Spelling bee champion

Lauren Carlson of Central Texas Christian School shows off her trophy after winning the 84th annual Bell County Spelling Bee at the Temple Civic Theatre in Temple on Saturday.

Lauren Carlson, an eighth-grader at Central Texas Christian School in Temple, correctly spelled “ogress” and won the 84th Bell County Spelling Bee at the Temple Civic Theatre on Saturday.

Before spelling the winning word, which means female monster, she correctly spelled “ferine” after Bridget Hudnall, a seventh-grader at Providence Preparatory School in Belton, put an extra “r” in it. The two girls went head-to-head in the UIL difficulty sequence spelling list after Kaylah Taylor, a sixth-grader at Academy Middle School, misspelled “fealty.”

Carlson received the traveling trophy from Pattie Marek, Newspapers in Education coordinator for the Temple Daily Telegram, which produces the spelling bee. Carlson also won a plaque and $100. Hudnall received a plaque and $50, and Taylor a plaque and $25.

In the closing minutes of the spelling bee, Carlson and Hudnall successfully dealt with such words as “baize,” “pavid” and “gabion.”

Then Carlson incorrectly spelled “sampan” as sampon. Hudnall got it right, but then put an extra “n” in “canard.”

It wasn’t over yet, because Carlson stumbled on “napery,” spelling it knapery. Hudnall spelled it correctly, but tripped up on “ferine.”

Carlson, the daughter of Vicki and Craig Carlson of Belton, said she won second place in last year’s bee.

“I had a few difficulties, but the Lord helped me through it,” she said of this year’s contest. “He’s my conqueror.”

Since the competition is for middle schoolers, Carlson won’t be able to enter next year.

“I love spelling and academics, but I want to be a musical theater performer, or an opera singer,” she said. “But wherever God leads me, I will go.”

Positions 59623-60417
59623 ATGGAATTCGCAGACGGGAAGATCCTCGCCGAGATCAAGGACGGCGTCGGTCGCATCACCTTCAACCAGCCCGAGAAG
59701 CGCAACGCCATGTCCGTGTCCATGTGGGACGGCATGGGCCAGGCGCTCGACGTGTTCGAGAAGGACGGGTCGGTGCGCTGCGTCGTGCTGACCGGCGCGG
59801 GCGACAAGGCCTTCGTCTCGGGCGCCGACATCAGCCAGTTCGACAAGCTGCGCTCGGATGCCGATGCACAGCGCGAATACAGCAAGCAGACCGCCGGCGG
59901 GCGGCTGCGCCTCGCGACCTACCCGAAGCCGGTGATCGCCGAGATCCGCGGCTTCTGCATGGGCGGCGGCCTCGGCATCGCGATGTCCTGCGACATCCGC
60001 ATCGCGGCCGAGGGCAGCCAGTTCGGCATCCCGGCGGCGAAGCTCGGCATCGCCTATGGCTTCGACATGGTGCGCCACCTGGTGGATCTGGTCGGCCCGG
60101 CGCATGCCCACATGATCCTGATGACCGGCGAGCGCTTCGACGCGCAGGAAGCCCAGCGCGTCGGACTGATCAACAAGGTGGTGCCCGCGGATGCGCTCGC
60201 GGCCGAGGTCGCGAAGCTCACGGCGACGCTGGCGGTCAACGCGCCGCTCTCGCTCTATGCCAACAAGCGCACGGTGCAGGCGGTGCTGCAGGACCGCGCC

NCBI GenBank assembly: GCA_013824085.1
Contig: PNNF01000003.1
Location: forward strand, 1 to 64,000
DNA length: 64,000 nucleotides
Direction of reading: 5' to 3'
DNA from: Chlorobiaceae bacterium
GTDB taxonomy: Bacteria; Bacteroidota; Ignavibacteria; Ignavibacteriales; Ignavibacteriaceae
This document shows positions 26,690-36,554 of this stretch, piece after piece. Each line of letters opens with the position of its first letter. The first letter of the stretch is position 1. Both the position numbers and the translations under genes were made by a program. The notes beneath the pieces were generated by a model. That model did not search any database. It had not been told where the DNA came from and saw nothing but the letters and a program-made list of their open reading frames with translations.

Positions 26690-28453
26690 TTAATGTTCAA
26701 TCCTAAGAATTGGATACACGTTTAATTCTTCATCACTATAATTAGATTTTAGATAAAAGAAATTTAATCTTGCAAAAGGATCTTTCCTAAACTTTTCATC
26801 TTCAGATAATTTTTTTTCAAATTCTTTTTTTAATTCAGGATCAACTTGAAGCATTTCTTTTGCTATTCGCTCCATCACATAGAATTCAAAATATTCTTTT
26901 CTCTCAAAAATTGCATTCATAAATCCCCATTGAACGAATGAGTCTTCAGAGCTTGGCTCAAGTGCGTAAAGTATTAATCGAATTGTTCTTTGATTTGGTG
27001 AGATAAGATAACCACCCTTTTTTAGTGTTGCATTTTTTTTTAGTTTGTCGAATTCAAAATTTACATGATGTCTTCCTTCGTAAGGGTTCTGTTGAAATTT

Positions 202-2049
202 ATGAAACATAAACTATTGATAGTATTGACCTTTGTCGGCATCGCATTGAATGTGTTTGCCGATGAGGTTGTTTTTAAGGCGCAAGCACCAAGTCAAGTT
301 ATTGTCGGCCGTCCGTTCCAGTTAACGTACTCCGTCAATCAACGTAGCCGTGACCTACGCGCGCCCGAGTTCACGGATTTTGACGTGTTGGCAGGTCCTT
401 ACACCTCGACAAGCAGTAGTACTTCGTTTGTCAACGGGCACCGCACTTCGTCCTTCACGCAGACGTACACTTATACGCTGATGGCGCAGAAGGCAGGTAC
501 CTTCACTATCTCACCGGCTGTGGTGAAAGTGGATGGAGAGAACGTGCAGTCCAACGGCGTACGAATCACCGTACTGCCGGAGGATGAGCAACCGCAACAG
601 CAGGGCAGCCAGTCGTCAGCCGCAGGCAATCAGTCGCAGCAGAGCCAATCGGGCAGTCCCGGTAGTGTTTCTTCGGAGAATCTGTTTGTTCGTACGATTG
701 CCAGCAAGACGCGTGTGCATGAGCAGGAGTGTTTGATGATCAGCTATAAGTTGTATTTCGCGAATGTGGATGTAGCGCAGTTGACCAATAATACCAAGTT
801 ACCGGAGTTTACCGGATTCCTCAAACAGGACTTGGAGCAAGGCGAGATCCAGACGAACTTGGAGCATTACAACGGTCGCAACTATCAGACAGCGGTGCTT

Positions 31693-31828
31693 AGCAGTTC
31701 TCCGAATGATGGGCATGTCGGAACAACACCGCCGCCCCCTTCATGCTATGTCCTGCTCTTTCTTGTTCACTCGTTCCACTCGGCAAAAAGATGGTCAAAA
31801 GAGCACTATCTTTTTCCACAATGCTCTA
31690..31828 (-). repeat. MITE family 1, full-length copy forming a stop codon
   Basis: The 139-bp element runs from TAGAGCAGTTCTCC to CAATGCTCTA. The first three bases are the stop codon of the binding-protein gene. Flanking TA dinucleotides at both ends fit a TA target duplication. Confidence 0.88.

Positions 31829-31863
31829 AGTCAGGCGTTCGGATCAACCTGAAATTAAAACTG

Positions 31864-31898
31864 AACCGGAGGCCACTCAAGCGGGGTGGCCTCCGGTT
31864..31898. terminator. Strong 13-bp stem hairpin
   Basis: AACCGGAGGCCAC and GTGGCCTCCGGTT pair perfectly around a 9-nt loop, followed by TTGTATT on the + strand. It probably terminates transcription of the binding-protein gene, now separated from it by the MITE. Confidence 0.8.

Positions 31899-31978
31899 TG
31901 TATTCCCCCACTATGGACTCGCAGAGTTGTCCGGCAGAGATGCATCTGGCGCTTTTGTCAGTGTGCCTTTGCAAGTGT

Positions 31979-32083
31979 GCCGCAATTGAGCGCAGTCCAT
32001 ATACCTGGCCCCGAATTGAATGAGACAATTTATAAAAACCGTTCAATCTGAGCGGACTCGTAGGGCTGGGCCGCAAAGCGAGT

Hudnall, the daughter of Chris Hudnall and Jill McGowan of Temple, said second place was like winning to her.

“I’m good at math and spelling, but I much prefer things like drawing and story writing,” Hudnall said. “If I have kids when I grow up, then I want to read my stories to them at bedtime.”

“One of the reasons I got up here was luck,” she said. “Because if I’d gotten one of the harder words early on, then I would have been out.”

Her father said he would try to get her back in the contest next year. “She always does her best,” he said.

Taylor is the daughter of Paula and William Passmore of Temple. “I feel good,” she said. “I figured I would get eliminated close to the end, but I really wanted the trophy.”

She said she wasn’t familiar with “fealty,” the word she missed. “I thought I was going to get enunciation wrong, but then I got it right,” she said.

She said she wants to be a chef when she grows up, and that she hopes to be back next year.

Shortly after the mid-morning break, the field was reduced to six contestants, including Jared Yost, a seventh-grader at Providence Preparatory School, Madison Graeff, a seventh-grader at CTCS, and Selah Kurtz, a sixth-grader at Holland Middle School. When Graeff spelled equidistant as equadistant, she left it to the three finalists.

D. Kirkland, a speech instructor at Temple College, returned for the third time as pronouncer. Linda Barnes, who works in public relations at TC, served as a spelling judge for the ninth time. New judges this year were Leigh Gardner, Temple Public Library director, and the Rev. Roscoe Harrison, pastor of the Eighth Street Baptist Church in Temple.